It is possible for an activity to be totally legal and totally wrong.
The history of white collection of Native American heritage is a prominent strain in attempts to annihilate Native culture. Through the act of collecting, Native Americans were re-defined as a “dying race” to be preserved behind glass by white people…white people who had the magical white ability to care for this culture correctly and to contextualize it property, something that Native people were seen as incapable of. Ever since then, Native Americans have engaged in an exhausting struggle to wrest the physical manifestations of their culture out of the hands of the white people who stole it, and to bring that culture back to contemporary Native control. This includes the prevention of further destruction of Native cultural sites to satisfy collectors.
The people who currently “pot hunt” and engage in collecting in the American Southwest are white . The cultural heritage they collect is Native . It is only from a position of white privilege that such a practice could be termed “responsible”. It is only from a position of white privilege that white collectors of Native cultural heritage could be called “stewards” when stewardship was claimed without Native consent. It is only from a position of white privilege that one could consider people who destroy sacred Native sites and spaces under the protection of white-made law to be “hobbyists”.
This “Debate Article” borders on asserting “White Collector Lives Matter”.
I think that archaeology of Indigenous Americans should be entirely under Native control. It should be done by Native archaeologists or by invitation from Native groups, it should be used to answer Native questions, all objects should remain under Native control, and Native contextualization and interpretation should be treated as legitimate in all archaeological texts. Archaeologists should have no privilege or primacy.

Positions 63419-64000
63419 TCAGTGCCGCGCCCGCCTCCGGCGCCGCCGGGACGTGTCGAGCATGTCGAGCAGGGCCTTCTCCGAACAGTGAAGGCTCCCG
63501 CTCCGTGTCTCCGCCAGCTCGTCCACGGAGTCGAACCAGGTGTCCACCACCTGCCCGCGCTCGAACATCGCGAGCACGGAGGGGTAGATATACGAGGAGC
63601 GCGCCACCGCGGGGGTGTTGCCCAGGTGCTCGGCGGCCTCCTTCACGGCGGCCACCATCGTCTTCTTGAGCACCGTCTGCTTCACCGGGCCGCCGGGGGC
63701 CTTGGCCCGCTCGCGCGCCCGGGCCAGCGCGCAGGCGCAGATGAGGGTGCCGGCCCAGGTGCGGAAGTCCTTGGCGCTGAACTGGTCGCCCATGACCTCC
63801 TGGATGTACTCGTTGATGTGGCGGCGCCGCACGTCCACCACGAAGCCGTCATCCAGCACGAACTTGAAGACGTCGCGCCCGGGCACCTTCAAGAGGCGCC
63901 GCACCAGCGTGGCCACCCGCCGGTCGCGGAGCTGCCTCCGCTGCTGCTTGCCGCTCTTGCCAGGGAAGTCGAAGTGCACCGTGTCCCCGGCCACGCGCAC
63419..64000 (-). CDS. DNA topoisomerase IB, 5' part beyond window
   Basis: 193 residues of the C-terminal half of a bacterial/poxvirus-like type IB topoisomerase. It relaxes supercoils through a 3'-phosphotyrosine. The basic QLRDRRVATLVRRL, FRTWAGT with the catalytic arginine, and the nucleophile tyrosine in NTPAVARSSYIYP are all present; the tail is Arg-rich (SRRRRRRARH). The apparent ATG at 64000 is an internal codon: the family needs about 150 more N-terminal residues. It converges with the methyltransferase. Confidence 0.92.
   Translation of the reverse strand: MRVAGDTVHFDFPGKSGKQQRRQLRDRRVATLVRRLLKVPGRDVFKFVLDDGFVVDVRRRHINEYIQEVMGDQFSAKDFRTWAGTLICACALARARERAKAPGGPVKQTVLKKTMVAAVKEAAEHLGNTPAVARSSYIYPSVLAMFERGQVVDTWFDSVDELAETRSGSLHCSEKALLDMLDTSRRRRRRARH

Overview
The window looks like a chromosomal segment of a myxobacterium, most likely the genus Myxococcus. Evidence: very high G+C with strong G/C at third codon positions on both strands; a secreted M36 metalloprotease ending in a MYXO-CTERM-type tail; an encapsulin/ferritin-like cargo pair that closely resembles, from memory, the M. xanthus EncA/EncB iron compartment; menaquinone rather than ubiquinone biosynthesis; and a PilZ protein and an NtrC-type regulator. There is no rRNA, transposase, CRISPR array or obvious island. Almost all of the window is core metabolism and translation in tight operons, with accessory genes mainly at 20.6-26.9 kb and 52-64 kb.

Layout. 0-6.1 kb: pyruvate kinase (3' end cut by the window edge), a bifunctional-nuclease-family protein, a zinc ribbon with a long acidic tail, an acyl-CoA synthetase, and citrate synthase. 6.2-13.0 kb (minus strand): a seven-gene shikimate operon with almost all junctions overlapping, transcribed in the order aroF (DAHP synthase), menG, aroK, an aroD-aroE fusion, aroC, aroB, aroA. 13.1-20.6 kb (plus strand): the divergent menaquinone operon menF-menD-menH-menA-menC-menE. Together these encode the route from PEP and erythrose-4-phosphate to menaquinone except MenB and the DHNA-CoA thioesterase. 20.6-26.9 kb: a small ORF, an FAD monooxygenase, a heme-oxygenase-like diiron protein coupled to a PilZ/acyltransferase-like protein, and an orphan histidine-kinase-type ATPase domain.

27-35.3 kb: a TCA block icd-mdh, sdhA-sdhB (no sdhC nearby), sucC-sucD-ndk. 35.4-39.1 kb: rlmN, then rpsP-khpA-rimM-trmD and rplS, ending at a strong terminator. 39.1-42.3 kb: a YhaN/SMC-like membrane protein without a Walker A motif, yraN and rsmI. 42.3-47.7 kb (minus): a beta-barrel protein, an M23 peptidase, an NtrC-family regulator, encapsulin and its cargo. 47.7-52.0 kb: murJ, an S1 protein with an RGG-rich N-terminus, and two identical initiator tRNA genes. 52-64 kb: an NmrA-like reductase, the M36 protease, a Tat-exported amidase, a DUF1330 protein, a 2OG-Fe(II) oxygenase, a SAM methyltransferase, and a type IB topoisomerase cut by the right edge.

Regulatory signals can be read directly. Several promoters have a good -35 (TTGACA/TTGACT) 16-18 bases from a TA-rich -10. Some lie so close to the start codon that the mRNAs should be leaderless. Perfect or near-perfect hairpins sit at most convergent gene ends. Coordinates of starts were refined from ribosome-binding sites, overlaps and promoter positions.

So no, I’m not going to give white people a pass on looting and collecting Native heritage. This has nothing to do with stereotypes. I’m not okay with an activity that denies Native rights to Native heritage, maintains structures of white domination, and continues the forced recontextualization of native culture.
 They seem to object to our application of Sykes and Matza’s ‘Techniques of Neutralization’ to antiquities collectors. Sykes and Matza might suspect that the authors are, themselves, employing one of their defined neutralization techniques: “Condemnation of the condemners”.
 I know the authors know how to spell his name so the misspelling is just odd.
 Yes they are. Nearly all of them. Don’t go digging up names of like two guys out there who aren’t, there are books and articles and PhDs written about the whiteness of these folks.
 No, it is not Nephite heritage and I don’t want to go there with this.
 And, to be clear, I write this from my own white privilege position.